SYRACUSE, N.Y. — Bob Panasuk, the newly named president and chief executive officer of Penn Traffic here, said initiatives launched late last year were progressing as planned and declared “this year is about rebuilding the fundamentals of this company.”
Panasuk's remarks came last week during a conference call during which Penn Traffic executives reviewed unaudited financial results for the 48- and nine-week periods that ended Dec. 30. The retailer, which remains under investigation by the Securities and Exchange Commission for past accounting practices, has not provided audited financial statements since before going into Chapter 11 bankruptcy protection in 2002.
In October, Panasuk, along with Gregory Young, chief operating officer, detailed plans to bring more accountability and better performance to Penn Traffic. Since that meeting the company has announced plans to close seven stores and one warehouse, while launching programs to migrate sales where possible to other area stores it operates. The company was also able to sell one store to a new wholesale customer.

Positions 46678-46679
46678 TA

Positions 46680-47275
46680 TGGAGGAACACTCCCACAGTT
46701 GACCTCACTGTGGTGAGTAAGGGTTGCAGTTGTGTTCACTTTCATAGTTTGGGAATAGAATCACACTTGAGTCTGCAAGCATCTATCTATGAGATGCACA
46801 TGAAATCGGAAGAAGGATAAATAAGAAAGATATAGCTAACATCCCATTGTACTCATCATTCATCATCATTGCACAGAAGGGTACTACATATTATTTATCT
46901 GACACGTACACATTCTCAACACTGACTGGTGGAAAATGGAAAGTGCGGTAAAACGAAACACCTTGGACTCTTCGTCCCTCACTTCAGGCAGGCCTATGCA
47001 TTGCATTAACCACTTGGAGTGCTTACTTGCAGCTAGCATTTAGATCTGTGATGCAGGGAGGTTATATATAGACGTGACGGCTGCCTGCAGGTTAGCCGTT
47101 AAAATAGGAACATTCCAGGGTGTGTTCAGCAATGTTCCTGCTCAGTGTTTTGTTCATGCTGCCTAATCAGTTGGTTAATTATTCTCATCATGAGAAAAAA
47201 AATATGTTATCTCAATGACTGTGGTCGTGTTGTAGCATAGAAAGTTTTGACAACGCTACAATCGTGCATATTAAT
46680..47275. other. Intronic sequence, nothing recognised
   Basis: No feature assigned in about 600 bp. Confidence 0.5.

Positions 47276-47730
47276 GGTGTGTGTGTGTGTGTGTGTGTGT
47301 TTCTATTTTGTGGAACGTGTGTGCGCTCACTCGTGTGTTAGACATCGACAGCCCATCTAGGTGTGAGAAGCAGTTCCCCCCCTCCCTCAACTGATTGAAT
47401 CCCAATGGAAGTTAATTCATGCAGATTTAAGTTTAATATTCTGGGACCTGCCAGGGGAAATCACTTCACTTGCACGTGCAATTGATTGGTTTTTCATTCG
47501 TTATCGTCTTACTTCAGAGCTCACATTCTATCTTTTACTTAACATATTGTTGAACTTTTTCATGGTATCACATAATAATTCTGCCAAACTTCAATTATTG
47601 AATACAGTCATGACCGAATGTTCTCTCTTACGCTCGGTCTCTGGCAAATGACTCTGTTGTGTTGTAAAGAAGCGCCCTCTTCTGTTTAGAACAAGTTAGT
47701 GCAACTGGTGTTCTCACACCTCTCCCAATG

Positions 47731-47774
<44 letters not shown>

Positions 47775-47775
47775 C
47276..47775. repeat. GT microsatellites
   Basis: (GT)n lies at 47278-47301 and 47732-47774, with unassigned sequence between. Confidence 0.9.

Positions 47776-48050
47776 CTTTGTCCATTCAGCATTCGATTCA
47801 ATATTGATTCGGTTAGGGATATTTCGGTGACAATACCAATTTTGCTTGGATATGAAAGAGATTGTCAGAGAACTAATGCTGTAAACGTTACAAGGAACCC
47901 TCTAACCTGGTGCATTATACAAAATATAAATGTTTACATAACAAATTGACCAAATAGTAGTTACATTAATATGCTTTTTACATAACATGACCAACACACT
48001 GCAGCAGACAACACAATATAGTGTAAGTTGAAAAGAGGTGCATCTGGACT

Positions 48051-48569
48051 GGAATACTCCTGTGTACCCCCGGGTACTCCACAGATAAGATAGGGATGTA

The company showed a profit of $86,000 on sales of $225 million through the last nine weeks that ended Dec. 30, though same-store sales decreased by 3.1% compared with the eight-week period that ended the same date a year ago.
For the 48-week period ending Dec. 30, Penn Traffic reported a loss of $4.1 million on $1.2 billion in sales. The loss when adjusted for one-time items was $1 million. Same-store sales for the period decreased by 1.9%.
In response to a question, Panasuk said Penn Traffic was “open to communication” with potential strategic partners, but suggested little had progressed in that regard.
“We've had phone calls,” he said, “but I wouldn't call them conversations.”